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Nokia Asha platform


Nokia Asha platform

Asha platform
Main menu interface of the Asha platform
Developer Microsoft Mobile Oy (originally Nokia)
OS family Mobile operating system
Working state Discontinued
Source model Closed source
Initial release May 9, 2013
Latest release Asha Platform
Marketing target Entry-level smartphones
Available in Multi-lingual
Package manager Nokia store
Platforms ARM
Kernel type unknown, descendant of Series 40[1]
Default user interface Nokia Fastlane, Swipe
Official website Nokia Asha — Platform overview

The Nokia Asha platform is a mobile operating system (OS) and computing platform[2] designed for low-end borderline smartphones, based on software from Smarterphone which was acquired by Nokia. The platform inherits UI similarities from Symbian, Maemo and MeeGo, and replaces Series 40 on Nokia's low-end devices.[3] The user interface design team was headed by Peter Skillman, who had worked previously on webOS and the design of MeeGo for the Nokia N9.

It is the successor to the Meltemi project which Nokia was developing as a Linux platform to replace Series 40, but was cancelled in July 2012.[4]

The first phone based on the platform is the Nokia Asha 501, and were followed by the Asha 500, Asha 502 Dual SIM, and Asha 503, all announced at Nokia World in October 2013.[5] Another phone, the Nokia Asha 230 was announced on February 24, 2014, comes pre-installed with Asha platform 1.4.

Apps for the platform are either made using Java ME, or as web apps, which are rendered by the Nokia Xpress browser which uses the Gecko rendering engine.[1] The mobile operating system lacks true multitasking but the radio and music app can run in background mode (which is advertised as multitasking), while swiping to fastlane apps will actually close down previously opened applications instead of minimizing them.[6][7]

It features a notification centre, named Fastlane, which is accessible by swiping to the left of the home screen.

The platform is supplemented by the Nokia X software platform, Nokia's customised version of Android, seen on the Nokia X, which draws cues from the Asha platform, including the Fastlane notification centre.[8]

In a company memo released in July 2014, it was announced that as part of cutbacks, Microsoft would end the Asha, Series 40, and X range entirely, in favor of solely producing and encouraging the use of Lumia Windows Phone products.[9]


  • Platform evolution 1
    • Asha Platform 1.0 1.1
    • Asha Platform 1.1 1.2
    • Asha Platform 1.2 1.3
  • Reception 2
  • Competition 3
  • References 4
  • External links 5

Platform evolution

Camera app
Fastlane UI

Asha Platform 1.0

Java APIs: HERE API, Nokia Gesture API, Nokia Frame Animator API,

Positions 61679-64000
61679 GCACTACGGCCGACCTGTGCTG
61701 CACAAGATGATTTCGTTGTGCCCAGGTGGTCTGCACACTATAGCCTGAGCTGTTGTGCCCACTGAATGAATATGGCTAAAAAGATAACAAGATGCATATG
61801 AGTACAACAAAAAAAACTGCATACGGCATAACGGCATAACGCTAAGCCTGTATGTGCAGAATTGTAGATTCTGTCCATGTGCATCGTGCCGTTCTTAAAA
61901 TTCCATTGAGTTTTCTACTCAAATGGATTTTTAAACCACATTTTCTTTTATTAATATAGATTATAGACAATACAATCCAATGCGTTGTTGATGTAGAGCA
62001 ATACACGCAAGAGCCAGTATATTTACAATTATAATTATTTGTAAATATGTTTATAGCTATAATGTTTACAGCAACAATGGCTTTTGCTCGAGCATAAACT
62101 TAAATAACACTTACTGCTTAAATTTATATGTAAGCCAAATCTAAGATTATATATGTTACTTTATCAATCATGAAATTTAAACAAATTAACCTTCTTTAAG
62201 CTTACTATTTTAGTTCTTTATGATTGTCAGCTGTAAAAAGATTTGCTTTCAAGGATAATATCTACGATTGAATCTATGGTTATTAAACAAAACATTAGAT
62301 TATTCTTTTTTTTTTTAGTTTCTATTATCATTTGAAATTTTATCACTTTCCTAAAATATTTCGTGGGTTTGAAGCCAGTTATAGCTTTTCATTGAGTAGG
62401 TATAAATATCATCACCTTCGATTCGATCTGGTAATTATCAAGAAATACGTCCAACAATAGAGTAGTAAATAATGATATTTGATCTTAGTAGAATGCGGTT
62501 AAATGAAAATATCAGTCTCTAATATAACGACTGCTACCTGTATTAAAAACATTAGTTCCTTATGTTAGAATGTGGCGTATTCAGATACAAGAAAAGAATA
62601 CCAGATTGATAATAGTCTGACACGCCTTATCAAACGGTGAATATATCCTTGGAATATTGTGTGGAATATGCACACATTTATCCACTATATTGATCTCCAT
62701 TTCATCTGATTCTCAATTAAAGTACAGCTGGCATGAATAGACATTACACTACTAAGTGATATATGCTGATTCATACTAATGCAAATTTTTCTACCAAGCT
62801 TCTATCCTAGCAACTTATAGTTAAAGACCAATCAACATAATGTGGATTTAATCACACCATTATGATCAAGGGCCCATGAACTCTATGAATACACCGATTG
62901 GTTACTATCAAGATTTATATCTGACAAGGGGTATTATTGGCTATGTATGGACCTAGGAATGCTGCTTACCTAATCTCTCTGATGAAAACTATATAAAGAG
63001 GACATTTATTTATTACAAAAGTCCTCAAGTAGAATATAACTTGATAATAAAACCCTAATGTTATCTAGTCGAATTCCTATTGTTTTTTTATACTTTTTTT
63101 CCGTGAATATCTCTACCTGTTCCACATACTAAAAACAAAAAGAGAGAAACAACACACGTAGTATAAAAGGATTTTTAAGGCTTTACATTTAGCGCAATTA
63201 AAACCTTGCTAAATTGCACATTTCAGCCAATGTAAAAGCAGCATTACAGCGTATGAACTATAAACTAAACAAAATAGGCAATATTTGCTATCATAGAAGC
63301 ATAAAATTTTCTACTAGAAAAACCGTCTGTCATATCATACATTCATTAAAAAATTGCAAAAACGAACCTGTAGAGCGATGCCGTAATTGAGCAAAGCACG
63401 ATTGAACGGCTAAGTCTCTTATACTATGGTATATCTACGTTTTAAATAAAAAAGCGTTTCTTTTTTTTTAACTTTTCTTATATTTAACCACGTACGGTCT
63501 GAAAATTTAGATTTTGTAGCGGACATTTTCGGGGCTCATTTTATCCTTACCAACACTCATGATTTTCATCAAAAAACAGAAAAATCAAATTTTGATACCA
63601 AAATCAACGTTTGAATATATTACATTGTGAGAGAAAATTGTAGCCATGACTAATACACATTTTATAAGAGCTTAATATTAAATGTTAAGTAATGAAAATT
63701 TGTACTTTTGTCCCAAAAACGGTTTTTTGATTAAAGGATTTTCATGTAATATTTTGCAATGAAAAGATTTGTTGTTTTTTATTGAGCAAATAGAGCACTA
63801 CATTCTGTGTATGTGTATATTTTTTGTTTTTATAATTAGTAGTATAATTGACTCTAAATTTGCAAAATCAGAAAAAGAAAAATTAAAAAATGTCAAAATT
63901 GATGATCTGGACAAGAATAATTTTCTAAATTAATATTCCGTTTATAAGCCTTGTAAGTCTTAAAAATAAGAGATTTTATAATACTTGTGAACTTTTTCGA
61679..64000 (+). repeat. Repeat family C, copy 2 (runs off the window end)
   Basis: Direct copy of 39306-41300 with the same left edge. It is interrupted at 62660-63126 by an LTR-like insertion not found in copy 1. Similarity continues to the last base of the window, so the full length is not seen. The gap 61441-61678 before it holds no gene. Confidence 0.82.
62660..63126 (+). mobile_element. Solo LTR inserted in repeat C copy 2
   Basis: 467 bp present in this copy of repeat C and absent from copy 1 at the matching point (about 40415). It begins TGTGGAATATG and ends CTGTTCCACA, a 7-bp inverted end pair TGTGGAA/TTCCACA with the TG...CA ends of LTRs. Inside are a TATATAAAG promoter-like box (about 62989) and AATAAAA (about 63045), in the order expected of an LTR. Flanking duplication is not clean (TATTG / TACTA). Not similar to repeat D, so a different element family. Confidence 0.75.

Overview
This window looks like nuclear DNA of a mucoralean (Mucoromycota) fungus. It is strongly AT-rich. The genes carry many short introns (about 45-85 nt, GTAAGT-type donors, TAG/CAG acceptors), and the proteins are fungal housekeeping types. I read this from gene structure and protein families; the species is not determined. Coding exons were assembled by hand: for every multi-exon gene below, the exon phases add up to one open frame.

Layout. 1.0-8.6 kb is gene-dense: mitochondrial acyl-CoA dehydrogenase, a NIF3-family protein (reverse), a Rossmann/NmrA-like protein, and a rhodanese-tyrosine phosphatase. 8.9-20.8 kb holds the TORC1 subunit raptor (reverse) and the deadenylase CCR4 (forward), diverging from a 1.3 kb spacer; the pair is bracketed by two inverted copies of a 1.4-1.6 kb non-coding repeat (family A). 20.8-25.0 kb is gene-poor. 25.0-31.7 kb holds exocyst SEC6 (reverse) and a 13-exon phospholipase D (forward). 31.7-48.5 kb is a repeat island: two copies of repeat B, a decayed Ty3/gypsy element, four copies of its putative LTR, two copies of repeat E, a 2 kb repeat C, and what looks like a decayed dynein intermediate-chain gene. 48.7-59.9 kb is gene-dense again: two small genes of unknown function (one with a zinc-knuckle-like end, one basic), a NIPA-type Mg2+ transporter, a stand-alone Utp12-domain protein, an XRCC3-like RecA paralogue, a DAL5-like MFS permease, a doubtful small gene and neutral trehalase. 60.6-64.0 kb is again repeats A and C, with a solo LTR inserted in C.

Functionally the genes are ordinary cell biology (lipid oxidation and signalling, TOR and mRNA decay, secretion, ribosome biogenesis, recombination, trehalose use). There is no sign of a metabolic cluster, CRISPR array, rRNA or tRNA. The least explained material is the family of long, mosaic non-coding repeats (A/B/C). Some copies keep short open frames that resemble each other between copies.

File Selection API, Image Scaling API, Network State API, Contact API, Phone Settings API,

JSR 172 (Web Services), JSR 177 (Security and Trust), JSR 179 (Location), JSR 211 (Content Handler), JSR 234 (Multimedia Supplements), JSR 256 (Mobile Sensor API), JSR-238 (Mobile Internationalization), JSR 75 (File and PIM), JSR 82 (Bluetooth), JSR 118 (MIDP 2.1), JSR 135 (Mobile Media), JSR 139 (CLDC 1.1), JSR 184 (3D Graphics), JSR 205 (Messaging), JSR 226 (Vector Graphics),

Supported models: Nokia Asha 501

Asha Platform 1.1

Features (new compared to 1.0): WhatsApp, easy capture and share videos, Microsoft Exchange ActiveSync, VoIP and Fastlane is more personalised and more closely integrated with your social networks.[10]

Java APIs (new compared to 1.0): Share API, VoIP API

Supported models: Asha 500, Asha 502 Dual SIM and Nokia Asha 501 with a firmware update to 11.1.1 [11]

Asha Platform 1.2

Features (new compared to 1.1): 3G

Java APIs (new compared to 1.1): none

Supported models: Asha 503


The Verge commented that the platform may be a recognition on the part of Nokia that they are unable to move Windows Phone into the bottom end of smartphone devices and may be "hedging their commitment" to the Windows Phone platform.[12]


The Asha Platform's main competition is Firefox OS, and Samsung's Java-based REX platform;[13] both of which are also optimised for low-end handsets. Furthermore, entry-level Android handsets are also competition to the platform.[14]


  1. ^ a b
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  5. ^ Engadget: Nokia adds 500, 502 and 503 to its Asha lineup, starts at $69
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  8. ^ Xtraordinarily xcellent: the Nokia X family
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External links

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